The most important of our domestic commodities are wheat, flour, meat, sugar, and coal. Inquiries made by a Committee of the Cabinet have shown that, as compared with the average prices ruling in the three years before the war, the price of wheat and flour has risen by something like 66 per cent.! Sugar has increased 43 per cent., coal about 60 per cent., imported meat about 19 per cent., and British meat 12 per cent. The rise in prices is falling upon the very poor with a cruelty which can only be viewed with horror. Imagine, for a moment, the plight of the working-class family with an income of thirty shillings a week, and perhaps five or six mouths to feed. Even in normal times their lot is not to be envied: food shortage is almost inevitable. Suddenly they find that for a sovereign they can purchase only fifteen shillings' worth of food. Hunger steps in at once: the pinch of famine is felt acutely, and, thanks to the appalling price to which coal has been forced, it is aggravated by intense suffering from the cold, which ill-nurtured bodies are in no condition to resist.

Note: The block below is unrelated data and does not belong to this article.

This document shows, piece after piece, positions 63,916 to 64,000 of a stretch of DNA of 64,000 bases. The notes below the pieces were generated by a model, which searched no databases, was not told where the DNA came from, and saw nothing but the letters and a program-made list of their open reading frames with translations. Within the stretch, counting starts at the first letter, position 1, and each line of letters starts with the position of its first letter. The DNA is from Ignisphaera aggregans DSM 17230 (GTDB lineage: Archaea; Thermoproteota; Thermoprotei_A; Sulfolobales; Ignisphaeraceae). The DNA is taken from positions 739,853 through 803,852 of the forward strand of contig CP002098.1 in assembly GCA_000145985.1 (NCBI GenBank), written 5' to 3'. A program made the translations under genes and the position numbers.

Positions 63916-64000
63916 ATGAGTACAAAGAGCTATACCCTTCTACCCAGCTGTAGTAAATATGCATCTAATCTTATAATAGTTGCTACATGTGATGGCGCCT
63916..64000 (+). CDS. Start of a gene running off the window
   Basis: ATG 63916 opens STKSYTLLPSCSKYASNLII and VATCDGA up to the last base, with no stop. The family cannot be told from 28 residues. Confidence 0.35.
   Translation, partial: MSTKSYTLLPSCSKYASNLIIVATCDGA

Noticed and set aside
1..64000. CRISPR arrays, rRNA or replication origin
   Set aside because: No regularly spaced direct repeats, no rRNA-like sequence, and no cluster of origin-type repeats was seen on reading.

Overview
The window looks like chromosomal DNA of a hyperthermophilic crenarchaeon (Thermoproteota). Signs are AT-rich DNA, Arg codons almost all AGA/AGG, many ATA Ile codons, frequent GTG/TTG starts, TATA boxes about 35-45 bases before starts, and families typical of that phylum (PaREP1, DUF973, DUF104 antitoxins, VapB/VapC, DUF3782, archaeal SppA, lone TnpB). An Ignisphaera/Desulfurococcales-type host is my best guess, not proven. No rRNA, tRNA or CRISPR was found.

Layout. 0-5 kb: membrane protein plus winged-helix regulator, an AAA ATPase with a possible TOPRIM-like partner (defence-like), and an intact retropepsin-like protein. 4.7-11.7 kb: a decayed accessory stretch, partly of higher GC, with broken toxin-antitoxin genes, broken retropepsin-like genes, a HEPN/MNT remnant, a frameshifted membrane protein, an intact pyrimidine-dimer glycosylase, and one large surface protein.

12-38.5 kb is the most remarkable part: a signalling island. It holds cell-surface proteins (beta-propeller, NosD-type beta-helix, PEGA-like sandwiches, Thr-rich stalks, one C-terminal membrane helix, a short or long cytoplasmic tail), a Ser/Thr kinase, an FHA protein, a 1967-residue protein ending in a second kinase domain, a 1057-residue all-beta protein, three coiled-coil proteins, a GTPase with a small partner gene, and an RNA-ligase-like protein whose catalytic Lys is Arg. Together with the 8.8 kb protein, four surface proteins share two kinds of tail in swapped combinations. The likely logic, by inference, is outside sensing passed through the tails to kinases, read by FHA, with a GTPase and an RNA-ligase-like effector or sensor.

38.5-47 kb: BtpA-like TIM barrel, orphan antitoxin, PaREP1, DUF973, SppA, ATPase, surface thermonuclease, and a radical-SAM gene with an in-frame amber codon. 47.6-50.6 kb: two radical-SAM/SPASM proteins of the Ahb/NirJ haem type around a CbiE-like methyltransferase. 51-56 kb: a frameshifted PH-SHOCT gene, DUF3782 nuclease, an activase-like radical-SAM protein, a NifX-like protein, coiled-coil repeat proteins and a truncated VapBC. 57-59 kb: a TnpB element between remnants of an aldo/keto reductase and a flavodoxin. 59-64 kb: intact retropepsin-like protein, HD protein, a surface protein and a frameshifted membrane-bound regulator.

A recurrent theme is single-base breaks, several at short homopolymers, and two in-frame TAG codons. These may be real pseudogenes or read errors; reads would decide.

I am not contending that there is any very abnormal amount of distress throughout the country, taking the working-classes as a whole. Thanks to the withdrawal of the huge numbers of men now serving in the Army, the labour market, for once in a way, finds itself rather under than overstocked, and the ratio of unemployment is undoubtedly lower than it has been for some considerable time. The better-paid artisans, whose wages are decidedly above the average at the present moment, are not suffering severely, even with the high prices now ruling. But they are exasperated, and some of them are making all kinds